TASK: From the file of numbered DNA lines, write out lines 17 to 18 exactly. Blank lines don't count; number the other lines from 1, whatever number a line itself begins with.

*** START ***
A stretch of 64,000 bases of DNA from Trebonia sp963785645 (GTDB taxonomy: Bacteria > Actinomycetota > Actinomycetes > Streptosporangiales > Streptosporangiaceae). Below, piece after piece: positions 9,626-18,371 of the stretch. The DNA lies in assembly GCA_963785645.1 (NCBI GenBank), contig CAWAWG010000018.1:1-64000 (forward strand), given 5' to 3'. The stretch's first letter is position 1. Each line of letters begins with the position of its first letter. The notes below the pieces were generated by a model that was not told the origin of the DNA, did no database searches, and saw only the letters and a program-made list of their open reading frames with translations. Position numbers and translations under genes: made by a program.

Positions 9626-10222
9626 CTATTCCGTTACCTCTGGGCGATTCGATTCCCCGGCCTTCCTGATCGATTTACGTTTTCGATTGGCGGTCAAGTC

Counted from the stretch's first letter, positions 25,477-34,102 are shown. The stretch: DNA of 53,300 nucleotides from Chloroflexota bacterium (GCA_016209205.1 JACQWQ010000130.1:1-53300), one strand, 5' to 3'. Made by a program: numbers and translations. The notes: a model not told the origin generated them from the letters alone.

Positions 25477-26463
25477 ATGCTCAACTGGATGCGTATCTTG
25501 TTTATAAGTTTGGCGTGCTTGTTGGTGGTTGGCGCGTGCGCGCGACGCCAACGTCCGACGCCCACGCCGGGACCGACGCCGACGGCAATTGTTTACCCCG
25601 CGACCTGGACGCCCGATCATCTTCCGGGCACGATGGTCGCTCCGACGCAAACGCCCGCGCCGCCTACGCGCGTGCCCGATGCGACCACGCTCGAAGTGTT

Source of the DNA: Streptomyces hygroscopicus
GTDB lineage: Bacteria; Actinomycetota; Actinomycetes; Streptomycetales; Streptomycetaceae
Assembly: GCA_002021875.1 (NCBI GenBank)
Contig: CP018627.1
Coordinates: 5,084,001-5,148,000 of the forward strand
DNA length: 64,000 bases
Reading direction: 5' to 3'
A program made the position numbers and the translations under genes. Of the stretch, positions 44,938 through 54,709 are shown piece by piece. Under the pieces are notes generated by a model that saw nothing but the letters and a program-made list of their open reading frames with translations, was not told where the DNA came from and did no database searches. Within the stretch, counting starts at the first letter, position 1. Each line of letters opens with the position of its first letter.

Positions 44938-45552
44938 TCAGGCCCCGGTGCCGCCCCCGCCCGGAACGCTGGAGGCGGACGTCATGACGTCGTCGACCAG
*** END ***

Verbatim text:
Positions 44938-45552
44938 TCAGGCCCCGGTGCCGCCCCCGCCCGGAACGCTGGAGGCGGACGTCATGACGTCGTCGACCAG